Alauddin Khilji harassed a woman. Romanticising his story is an insult to women
Jayasi's work perceived as 'romantic poetry' says volumes about the perception of both 'love' and women in his eyes.
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It's a warm, cheery day and I am lying on a recliner trying to rest, but my mind keeps wandering to the news of the unfortunate attack on Sanjay Leela Bhansali for his film Padmavati. I couldn’t help but see the irony of resorting to violence — the way of the cowards and oppressive tyrants — by the hooligans who were allegedly angry at attempts of whitewashing the image of a tyrant, Alauddin Khilji, in the film.
As Ramchandra Guha noted in a tweet: “For someone’s community identity to be damaged by a mere film or book, shows fragility, insecurity, paranoia. Not courage or conviction" (sic).
I concur with this sentiment, no movie or book or TV debates can whitewash well-documented crimes against humanity by the likes of Khilji, Aurangzeb, Hitler and Spanish inquisitors.
But it would be wrong to say I am not worried about misrepresentation in the name of creative freedom. In fact, I’m deeply disturbed as a woman by the alleged portrayal of Khilji romancing Padmavati.
I was 15 when I had visited Chittorgarh Fort and that's where I first heard the story of “Padmavat”, on which Bhansali’s movie is based, which is a work of historical fiction by 16th century Indian poet, Malik Muhammad Jayasi.
Even as a child, Chittorgarh's tale of bravery in the face of adversity and sacrifice deeply affected me, but it's Rani Padmavati’s story that has stayed with me ever since.
The historical accuracy of this poem has been questioned several times so there may be little truth to it all, and yet, the poem and the story it tells, both are important.
It's important because it helps us understand and empathise with struggles of women of the time. Jayasi writes that Alauddin Khilji, second in line of barbaric emperors who were known for their ferocity and savagery, learns of the unparalleled beauty of Rani Padmavati through a musician who was banished from Chittor by Raja Ratansen.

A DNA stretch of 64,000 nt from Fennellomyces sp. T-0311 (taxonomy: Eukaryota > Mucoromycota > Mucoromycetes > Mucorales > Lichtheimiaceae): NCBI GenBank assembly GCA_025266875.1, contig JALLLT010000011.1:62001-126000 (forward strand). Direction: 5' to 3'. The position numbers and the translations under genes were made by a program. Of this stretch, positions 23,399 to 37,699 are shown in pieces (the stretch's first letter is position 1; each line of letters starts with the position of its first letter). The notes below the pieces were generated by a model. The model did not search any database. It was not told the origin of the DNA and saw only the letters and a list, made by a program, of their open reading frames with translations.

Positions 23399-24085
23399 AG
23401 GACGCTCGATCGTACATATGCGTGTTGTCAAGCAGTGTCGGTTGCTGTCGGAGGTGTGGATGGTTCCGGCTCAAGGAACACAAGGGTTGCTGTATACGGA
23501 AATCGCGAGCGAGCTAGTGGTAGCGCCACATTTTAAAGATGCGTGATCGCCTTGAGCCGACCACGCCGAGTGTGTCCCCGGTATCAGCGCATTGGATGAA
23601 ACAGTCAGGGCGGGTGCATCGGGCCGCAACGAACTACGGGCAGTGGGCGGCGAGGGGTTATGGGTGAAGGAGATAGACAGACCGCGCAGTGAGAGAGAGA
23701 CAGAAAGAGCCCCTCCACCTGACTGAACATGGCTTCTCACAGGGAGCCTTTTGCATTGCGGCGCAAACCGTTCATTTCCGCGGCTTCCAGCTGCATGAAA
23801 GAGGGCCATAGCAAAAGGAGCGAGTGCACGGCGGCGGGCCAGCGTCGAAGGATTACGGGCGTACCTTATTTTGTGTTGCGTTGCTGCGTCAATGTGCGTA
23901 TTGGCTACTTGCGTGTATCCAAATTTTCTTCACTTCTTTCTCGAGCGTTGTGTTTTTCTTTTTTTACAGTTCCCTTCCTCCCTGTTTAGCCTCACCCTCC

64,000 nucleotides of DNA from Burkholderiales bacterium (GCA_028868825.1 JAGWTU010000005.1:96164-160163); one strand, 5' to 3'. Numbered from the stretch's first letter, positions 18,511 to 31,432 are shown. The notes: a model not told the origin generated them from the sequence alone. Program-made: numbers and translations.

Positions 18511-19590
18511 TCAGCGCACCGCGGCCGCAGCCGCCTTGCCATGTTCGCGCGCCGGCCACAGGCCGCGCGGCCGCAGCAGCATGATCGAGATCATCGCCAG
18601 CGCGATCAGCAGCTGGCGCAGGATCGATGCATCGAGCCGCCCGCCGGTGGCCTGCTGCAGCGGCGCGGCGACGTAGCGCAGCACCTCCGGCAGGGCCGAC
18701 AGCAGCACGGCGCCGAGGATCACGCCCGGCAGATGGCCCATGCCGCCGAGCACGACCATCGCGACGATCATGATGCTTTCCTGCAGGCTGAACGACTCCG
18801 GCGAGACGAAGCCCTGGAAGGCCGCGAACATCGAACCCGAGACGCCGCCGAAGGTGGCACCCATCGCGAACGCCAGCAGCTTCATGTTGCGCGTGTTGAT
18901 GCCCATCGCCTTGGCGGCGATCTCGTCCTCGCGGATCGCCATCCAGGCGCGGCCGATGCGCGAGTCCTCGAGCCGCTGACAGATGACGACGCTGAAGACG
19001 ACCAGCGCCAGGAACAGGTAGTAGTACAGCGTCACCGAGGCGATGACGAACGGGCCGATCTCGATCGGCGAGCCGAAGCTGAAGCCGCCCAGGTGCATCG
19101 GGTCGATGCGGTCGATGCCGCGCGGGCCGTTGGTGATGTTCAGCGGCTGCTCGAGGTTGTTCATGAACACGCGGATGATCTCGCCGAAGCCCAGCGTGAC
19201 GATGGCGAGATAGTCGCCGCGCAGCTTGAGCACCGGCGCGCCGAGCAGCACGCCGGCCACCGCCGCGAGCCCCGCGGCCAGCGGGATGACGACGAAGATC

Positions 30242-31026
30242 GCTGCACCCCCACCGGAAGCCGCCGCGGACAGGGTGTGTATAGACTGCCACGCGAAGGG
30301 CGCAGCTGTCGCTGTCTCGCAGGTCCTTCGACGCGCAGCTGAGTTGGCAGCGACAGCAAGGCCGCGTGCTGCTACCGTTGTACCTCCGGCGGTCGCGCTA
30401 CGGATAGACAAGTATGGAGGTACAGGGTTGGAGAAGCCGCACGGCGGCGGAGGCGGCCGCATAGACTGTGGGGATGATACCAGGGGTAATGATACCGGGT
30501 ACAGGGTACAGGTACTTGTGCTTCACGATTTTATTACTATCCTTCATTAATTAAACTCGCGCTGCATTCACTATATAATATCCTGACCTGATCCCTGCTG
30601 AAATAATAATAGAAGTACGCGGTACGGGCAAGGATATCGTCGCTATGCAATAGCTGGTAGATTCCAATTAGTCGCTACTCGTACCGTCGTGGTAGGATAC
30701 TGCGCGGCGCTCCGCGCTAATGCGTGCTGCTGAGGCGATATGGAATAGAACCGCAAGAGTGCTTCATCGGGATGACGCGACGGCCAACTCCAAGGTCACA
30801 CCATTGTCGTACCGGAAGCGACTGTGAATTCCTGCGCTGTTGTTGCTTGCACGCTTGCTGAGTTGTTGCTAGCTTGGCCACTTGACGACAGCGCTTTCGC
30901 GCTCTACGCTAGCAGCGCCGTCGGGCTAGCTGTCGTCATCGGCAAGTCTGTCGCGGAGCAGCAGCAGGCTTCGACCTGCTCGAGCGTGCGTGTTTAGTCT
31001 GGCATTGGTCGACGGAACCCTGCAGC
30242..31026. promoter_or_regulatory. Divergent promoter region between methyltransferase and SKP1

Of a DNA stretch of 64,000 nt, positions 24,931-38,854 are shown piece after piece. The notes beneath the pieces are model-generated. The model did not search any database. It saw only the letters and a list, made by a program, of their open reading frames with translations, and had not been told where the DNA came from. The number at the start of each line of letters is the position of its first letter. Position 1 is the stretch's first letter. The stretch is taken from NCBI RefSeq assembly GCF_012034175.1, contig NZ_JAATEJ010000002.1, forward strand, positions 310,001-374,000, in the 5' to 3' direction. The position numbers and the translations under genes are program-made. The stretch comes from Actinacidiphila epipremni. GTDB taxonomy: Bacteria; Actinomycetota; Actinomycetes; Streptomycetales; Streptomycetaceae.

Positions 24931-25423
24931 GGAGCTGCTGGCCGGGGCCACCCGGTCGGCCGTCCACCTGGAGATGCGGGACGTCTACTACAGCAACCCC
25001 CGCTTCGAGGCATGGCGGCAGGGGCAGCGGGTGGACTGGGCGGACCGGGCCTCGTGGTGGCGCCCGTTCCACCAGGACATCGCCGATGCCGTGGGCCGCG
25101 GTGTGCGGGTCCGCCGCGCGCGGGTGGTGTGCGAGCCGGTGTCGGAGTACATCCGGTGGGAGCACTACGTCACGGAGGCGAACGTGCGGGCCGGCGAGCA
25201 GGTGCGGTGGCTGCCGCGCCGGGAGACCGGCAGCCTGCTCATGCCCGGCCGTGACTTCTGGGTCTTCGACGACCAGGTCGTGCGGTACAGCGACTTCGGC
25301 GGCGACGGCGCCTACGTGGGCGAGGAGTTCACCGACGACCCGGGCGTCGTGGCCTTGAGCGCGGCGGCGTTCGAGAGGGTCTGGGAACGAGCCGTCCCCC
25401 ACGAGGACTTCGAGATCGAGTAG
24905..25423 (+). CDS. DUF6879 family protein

Khilji, who believed himself to be invincible, and liked to be called "Sikander-i-Sani" (the second Alexander) is intrigued by the narration. So, he lays siege on Chittor and demands Rani Padmavati. Rani refuses but persuaded by circumstance, agrees to let Khilji see a reflection of herself in the mirror.
Jayasi narrates that Khilji, upon seeing the reflection, is overcome by the desire to “possess” Padmavati. But Chittorgarh Fort stands tall in the face of Khilji’s onslaught and he is unable to enter. Somehow Khilji manages to kidnap Raja Ratansen and demands Padmavati as ransom.
Chittor agrees and promises to “deliver” the Rani the next morning. Next morning, fort gates open and 150 palanquins are carried to Khilji’s camp from which Rajput soldiers hop out, slaughter the enemy and free Ratansen.
Angered by this, Khilji worsens the attack on the fort. Eventually, as rations start to run out, the remaining Rajput men step out to fight bravely and get martyred and when Khilji steps inside the fort, he finds only ashes of the Rajput women, including Padmavati who had chosen to self-immolate (Jauhar) when faced with the prospect of falling into the hands of tyrant Khilji.
Now, historicity notwithstanding, let's pause and think about this story as a commentary on the times for a second. In the poem, Rani Padmavati's objectification through Khilji's desire to “possess” Padmavati drives the entire narrative, and to think that this work was perceived as “romantic poetry” in the time it was written, says volumes about the perception of both "love" and women in Jayasi’s eyes.
So obsessed was Khilji with a desire to "possess" Padmavati and his arrogance so self-consuming that it drove him to make an important military decision of attacking Chittorgarh and put the lives of thousands of his own soldiers at stake. He lays siege on Chittor and demands Rani Padmavati to be sent over to his harem. Rani obviously refuses the marauder's demands, but when have men of Khilji's notoriety cared about a woman's consent?